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AlertBoot offers a cloud-based full disk encryption and mobile device security service for companies of any size who want a scalable and easy-to-deploy solution. Centrally managed through a web based console, AlertBoot offers mobile device management, mobile antivirus, remote wipe & lock, device auditing, USB drive and hard disk encryption managed services.

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AlertBoot offers a cloud-based full disk encryption and mobile device security service for companies of any size who want a scalable and easy-to-deploy solution. Centrally managed through a web based console, AlertBoot offers mobile device management, mobile antivirus, remote wipe & lock, device auditing, USB drive and hard disk encryption managed services.

Full Disk Encryption: Texas Health Presbyterian Hospital Flower Mound Announces HIPAA Breach

Texas Health Presbyterian Hospital Flower Mound has begun notifying patients of a data breach that occurred on June 21, 2011.  According to the notification letter, a laptop that does not appear to be protected with laptop encryption software like AlertBoot was stolen.

Company-Issued Laptop

According to the breach notice posted at the Texas Health Presbyterian Hospital Flower Mound site, the laptop was company-issued to an employee of Texas Health Partners.  The latter was a business associate and provided management oversight.

The information on the now-missing notebook computer contained

name and account number, plus at least one or more of the following elements: age, allergies, chief complaint, date and time of admission, date and time of laboratory order, date and time of specimen collection, date of birth, dates of service, diagnosis, discharge instructions, discharge summary, employer, gender, height, history and physical report, insurance, group number, ID number, subscriber’s name and/or subscriber’s date of birth, lab results, marital status, medical history, medical record number, Medicare Questionnaire report data, medication, name of account guarantor, name of lab test, name of physician, name and address of spouse, operative report, phone number, procedure, procedure start and stop time, radiology report results, room number, total charges, type of anesthesia, type of service, vital signs, weight, and x-ray number.  It may have also included the social security number for a very small number of patients. [phfmtexas.com]

It has not been revealed how many patients were affected or how the laptop computer was stolen -- from an open office?  From the employee's vehicle?  By a UFO with Star Trek-like tractor beam?  It was revealed, though, that the laptop required a user ID and 12-character password to logon to the laptop.

Is that Tied to Laptop Encryption?

Furthermore, the use of this 12-character password has led the hospital to conclude that "there is no significant risk of identity theft or financial fraud" (at least, that's the implication).  Is this a realistic assessment?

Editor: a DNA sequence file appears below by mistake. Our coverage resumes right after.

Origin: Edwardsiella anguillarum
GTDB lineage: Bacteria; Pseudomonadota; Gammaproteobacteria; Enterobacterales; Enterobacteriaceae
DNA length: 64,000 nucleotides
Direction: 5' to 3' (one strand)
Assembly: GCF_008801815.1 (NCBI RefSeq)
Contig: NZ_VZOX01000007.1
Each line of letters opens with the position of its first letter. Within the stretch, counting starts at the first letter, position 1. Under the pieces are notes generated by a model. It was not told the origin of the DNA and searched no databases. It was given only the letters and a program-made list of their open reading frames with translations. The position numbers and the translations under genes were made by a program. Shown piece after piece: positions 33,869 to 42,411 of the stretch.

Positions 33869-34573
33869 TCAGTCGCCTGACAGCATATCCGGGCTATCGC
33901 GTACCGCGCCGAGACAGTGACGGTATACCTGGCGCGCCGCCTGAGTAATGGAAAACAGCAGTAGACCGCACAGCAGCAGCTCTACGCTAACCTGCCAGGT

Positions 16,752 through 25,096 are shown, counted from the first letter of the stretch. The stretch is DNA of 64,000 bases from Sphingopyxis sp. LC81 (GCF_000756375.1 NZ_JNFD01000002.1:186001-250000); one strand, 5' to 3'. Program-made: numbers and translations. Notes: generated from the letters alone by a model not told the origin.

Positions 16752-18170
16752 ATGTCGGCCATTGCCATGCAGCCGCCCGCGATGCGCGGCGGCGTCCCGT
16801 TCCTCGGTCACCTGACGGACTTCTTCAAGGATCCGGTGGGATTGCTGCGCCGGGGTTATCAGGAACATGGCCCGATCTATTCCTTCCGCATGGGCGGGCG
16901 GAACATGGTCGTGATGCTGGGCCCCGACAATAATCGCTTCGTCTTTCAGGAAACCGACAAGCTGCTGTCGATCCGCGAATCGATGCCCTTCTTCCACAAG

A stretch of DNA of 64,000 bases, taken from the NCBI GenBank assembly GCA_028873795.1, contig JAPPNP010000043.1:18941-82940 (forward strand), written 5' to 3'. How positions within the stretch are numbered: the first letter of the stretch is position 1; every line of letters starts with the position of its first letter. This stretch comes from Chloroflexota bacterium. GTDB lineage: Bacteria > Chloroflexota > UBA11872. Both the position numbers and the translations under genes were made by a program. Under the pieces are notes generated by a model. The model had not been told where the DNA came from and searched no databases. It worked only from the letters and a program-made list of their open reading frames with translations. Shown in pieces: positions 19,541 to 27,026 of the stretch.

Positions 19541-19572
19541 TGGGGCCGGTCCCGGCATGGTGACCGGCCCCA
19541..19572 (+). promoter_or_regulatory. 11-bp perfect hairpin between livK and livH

Well, it depends on a couple of factors.  First, is the 12-character password tied to encryption software or to a password-prompt?  The difference is like asking whether we're talking about money stored in a bank vault vs. a high school locker: for the former, figuring out the combination is the easiest way to get to the money; for the latter, you might not bother with a combo and just bash the locker's door.

Likewise, when it comes to computer data: encryption is like the vault and password-protection is like the locker.  In other words, there are other ways of getting around password-protection other than finding out what the actual password happens to be (slaving a hard drive or using a Linux LiveCD, for starters).

Second, how/where was the laptop stolen from?  If it was stolen from the trunk of a car, perhaps the thief will assume that there is very little of substance in the laptop and just reformat the hard drive and install the operating system over it (this does NOT guarantee data security, by the way).  If it was stolen from a medical office, then perhaps the laptop was stolen expressly because it was assumed medical and other useful data was in it, meaning that the thief has an interest in breaking into the computer (which brings us to the first point above).

Long story short: password tied to encryption, then, yes, there is no significant risk.  If the password is not tied to encryption, well, things are not as safe as they seem.


Related Articles and Sites:
http://www.databreaches.net/?p=20240
http://www.phfmtexas.com/LinkClick.aspx?fileticket=Lo%2b7DL2fEsM%3d&tabid=310

 
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About sang_lee

Sang Lee is a Senior Account Manager and Security Analyst with AlertBoot, Inc., the leading provider of managed endpoint security services, based in Las Vegas, NV. Mr. Lee helps with the deployment and ongoing support of the AlertBoot disk encryption managed service. Prior to working at AlertBoot, Mr. Lee served in the South Korean Navy. He holds both a B.S. and an M.S. from Tufts University in Medford, Massachusetts, U.S.A.